Because The Sky Is Everywhere
A book of hope for grieving children and families.
(Eleven Eleven Press, ©2017). This book was inspired by real conversations and dreams by Nancy Sharp’s twins. They children were three years old. Their father had died the year before, and they struggled to understand just where he was. Death of a parent is a hard enough concept for adults to grasp, but it’s all the more abstract for small children. Just like Liam, Nancy’s twins searched in obvious places around their home and neighborhood before coming to believe that their daddy might be elsewhere. They came to this realization on their own in the midst of a car ride.
“Where is Daddy?” her daughter Rebecca asked.
“Daddy is in the sky,” answered twin brother Casey.
“Is the sky back that way Mama?”
“No,” said Casey, “the sky is everywhere.”
What Nancy Sharp portrays in Because the Sky is Everywhere is the universal longing for reassurance that children feel when someone close to them dies — be it the death of a parent, death of a grandparent, death of a sibling, or loss of a pet. While young children may not have lasting memories, they still find comfort knowing that love can be felt in innumerable ways. Love is in the family photographs, in the stories told around the dinner table, in the shared activities, rituals, jokes, and in the arms of the family, friends, people, and pets who are still with them. When the physical world feels too painful to hold, they can learn to visualize a protective place or being just like Liam.
According to research compiled by the National Alliance for Grieving Children, New York Life Foundation, Judi’s House, Comfort Zone, and Childhood Grief Awareness Day:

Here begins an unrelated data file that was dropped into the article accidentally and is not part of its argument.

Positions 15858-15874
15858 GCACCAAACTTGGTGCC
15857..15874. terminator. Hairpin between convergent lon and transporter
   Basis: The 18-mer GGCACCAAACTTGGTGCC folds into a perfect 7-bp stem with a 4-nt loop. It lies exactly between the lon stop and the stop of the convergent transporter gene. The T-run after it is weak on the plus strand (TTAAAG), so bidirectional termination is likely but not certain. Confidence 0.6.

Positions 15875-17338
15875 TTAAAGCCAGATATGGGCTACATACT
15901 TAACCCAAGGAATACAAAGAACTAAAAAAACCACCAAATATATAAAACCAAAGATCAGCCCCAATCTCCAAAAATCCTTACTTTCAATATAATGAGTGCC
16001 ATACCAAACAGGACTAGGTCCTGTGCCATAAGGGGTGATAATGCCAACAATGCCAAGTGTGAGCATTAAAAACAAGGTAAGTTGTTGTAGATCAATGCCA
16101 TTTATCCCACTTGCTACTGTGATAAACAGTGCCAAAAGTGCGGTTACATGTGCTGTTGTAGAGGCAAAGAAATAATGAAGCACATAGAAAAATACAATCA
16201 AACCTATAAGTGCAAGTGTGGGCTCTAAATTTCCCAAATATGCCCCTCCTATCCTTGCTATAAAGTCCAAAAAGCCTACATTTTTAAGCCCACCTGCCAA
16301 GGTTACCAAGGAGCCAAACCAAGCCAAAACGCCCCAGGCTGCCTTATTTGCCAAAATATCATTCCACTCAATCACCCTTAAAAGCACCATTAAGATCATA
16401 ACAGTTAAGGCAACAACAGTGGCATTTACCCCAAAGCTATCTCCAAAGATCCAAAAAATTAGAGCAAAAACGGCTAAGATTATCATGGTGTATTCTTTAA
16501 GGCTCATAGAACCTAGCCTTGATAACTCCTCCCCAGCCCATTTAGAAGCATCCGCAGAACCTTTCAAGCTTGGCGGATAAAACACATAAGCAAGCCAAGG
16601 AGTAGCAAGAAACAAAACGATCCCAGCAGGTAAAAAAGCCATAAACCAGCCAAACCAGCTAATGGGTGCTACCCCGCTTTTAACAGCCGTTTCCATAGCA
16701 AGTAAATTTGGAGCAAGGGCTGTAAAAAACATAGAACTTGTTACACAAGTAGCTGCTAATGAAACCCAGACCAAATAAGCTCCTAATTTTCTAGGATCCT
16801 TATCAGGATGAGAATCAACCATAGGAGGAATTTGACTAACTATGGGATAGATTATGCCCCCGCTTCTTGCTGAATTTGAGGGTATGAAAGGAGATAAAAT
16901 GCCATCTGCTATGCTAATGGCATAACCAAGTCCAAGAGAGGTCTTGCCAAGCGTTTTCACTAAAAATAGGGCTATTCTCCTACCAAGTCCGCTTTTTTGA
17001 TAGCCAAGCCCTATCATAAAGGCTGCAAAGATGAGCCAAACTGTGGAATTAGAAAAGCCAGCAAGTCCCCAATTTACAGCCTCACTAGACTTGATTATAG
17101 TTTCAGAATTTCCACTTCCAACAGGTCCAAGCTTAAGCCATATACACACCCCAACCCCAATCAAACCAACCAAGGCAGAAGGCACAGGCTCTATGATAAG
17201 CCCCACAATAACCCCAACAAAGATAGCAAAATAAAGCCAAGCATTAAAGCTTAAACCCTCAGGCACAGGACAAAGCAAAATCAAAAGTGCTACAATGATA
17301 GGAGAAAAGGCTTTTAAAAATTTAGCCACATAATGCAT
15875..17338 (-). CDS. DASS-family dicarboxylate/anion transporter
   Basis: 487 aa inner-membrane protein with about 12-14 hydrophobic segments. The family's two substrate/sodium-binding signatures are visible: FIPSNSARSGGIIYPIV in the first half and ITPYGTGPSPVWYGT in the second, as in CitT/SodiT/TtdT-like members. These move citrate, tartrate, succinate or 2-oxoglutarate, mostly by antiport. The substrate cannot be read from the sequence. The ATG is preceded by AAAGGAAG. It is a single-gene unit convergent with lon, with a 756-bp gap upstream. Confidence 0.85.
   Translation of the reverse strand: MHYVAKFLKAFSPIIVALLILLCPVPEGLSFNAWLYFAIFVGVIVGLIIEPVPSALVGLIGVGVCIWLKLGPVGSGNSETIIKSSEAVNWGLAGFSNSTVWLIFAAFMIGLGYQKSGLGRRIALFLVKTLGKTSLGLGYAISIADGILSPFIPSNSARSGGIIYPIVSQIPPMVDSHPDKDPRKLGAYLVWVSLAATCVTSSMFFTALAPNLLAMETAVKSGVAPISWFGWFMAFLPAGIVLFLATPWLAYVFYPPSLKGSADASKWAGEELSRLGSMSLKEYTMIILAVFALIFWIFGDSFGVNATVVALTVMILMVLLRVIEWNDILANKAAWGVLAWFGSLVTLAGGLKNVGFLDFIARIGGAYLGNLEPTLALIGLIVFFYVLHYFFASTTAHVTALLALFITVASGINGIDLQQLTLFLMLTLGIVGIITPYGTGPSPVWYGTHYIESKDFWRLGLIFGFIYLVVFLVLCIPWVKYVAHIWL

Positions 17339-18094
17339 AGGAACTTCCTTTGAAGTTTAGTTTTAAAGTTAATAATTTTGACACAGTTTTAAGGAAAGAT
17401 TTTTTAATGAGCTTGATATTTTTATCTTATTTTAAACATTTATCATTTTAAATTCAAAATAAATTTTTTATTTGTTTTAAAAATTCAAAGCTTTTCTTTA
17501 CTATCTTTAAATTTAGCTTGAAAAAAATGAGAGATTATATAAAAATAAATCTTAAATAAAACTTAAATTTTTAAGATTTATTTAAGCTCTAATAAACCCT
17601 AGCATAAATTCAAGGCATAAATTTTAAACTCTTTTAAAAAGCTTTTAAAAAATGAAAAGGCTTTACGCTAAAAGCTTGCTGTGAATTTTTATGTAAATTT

- 1 in 7 Americans lose a parent or sibling before the age of 20 (30,000 in the Metro Denver area and 60,000 throughout Colorado).
- 46 percent of children struggle with disbelief after a loved one dies.
- Nearly 70 percent of Americans growing up after death of a parent still think about their parent frequently.
- 7 in 10 teachers currently have one student in their class(es) who have lost a parent, sibling, or close friend in the past year.
- More than 60 percent of classroom teachers report that students who have lost a parent or guardian exhibit: difficulty concentrating in class; increased withdrawal and absenteeism; poorer quality of work and grades.
- Childhood grief is “one of society’s most chronically painful yet most underestimated phenomena.
Because the Sky is Everywhere is appropriate for children and families who have experienced the death of a parent, death of a grandparent, death of a sibling, or death of a pet. Please email Nancy Sharp directly at firstname.lastname@example.org about special orders for schools and organizations as well as custom printing options to personalize the book with messages and coloring pages from your organization.
Read Nancy’s letter to the editor about raising resilient kids published in The New York Times. The letter tells the story behind Because the Sky is Everywhere.
**Featured as a notable book in The National Bereavement Resource Guide
“I read this lovely book two days ago, and have already shared it with a ten year old client . She has lost two sets of parents in her short life..her biological parents and her adoptive mother and father. We read the book together and then went outside to look at the sky accompanied by my two dogs. We sat up on the top of the hill right by my office and watched the sun set as she talked about her losses, and the dogs sat on either side of her. She said, ‘Now when I look at the sky, I am always going to look at it differently.'”
Kay Loveland, Ph.D, Clinical Psychologist,Trauma Specialist
“Because the Sky is Everywhere is a warm, inviting look at the process of grief from a child’s perspective. The young boys’ search to locate his father as well as find ways to maintain the connection is an accurate portrayal of the inner life of grieving children. The message offers hope, and opens a conversation about death and these aspects of the grieving process which is beneficial to the children and their grown-ups.”
Lauren Schneider, LCSW, Clinical Director of Child and Adolescent Programs, Our House Grief Support Center